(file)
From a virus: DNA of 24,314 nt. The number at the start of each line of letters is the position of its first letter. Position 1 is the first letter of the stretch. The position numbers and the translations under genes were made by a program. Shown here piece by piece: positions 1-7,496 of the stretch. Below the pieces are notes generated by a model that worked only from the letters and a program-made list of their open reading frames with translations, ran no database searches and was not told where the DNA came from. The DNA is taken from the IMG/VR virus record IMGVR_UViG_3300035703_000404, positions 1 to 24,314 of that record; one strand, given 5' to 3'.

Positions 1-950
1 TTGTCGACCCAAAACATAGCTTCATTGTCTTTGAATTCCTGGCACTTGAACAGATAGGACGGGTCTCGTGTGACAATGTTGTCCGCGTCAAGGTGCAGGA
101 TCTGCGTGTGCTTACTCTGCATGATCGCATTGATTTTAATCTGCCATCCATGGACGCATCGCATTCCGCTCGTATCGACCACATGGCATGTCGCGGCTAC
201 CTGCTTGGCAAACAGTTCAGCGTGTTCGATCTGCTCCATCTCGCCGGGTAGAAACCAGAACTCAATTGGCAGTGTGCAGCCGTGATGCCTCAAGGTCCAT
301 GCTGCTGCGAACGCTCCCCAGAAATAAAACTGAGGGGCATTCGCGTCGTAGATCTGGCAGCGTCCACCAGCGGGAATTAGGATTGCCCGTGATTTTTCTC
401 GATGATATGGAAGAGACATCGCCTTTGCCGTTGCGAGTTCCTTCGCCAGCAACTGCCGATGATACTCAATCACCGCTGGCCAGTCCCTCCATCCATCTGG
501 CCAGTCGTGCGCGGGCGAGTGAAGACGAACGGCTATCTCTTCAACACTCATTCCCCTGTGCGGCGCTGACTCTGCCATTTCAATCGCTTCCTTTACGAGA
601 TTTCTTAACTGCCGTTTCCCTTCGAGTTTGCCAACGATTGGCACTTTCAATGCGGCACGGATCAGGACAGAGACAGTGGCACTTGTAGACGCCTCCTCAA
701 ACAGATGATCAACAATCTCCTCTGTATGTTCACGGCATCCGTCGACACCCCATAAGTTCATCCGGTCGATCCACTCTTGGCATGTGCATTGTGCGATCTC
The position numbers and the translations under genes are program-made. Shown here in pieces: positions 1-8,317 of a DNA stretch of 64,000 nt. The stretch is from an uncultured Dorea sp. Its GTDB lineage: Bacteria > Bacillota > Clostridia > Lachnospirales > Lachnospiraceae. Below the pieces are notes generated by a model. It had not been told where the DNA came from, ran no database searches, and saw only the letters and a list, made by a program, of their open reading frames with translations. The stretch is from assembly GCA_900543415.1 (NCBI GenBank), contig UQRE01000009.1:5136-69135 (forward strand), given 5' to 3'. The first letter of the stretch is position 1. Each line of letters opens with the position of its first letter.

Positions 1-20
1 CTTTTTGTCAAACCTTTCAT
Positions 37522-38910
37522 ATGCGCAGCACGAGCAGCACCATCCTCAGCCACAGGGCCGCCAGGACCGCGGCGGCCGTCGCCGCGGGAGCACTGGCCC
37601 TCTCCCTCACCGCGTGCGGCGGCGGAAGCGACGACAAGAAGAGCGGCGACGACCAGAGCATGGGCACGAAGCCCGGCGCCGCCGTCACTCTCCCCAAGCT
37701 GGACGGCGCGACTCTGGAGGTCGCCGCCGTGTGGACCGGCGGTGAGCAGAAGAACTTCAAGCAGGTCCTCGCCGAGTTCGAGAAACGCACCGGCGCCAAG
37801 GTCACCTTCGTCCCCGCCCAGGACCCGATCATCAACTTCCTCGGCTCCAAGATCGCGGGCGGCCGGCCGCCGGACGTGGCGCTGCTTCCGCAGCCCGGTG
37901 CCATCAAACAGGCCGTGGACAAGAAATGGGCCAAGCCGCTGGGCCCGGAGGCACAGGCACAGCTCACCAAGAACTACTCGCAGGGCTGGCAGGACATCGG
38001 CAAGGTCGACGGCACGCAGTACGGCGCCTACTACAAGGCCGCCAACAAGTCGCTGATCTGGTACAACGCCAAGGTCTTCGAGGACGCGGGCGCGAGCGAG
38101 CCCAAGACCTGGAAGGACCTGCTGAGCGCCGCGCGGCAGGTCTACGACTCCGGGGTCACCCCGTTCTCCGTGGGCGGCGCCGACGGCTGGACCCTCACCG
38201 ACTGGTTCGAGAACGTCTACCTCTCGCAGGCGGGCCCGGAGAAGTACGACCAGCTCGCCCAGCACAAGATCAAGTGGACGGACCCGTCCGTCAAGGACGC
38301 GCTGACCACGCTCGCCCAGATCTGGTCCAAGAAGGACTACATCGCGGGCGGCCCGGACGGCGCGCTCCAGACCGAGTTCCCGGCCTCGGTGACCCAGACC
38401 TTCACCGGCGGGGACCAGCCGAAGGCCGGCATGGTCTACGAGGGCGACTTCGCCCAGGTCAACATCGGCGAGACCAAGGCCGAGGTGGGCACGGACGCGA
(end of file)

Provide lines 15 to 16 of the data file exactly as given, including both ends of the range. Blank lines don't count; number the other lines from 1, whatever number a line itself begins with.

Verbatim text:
37522 ATGCGCAGCACGAGCAGCACCATCCTCAGCCACAGGGCCGCCAGGACCGCGGCGGCCGTCGCCGCGGGAGCACTGGCCC
37601 TCTCCCTCACCGCGTGCGGCGGCGGAAGCGACGACAAGAAGAGCGGCGACGACCAGAGCATGGGCACGAAGCCCGGCGCCGCCGTCACTCTCCCCAAGCT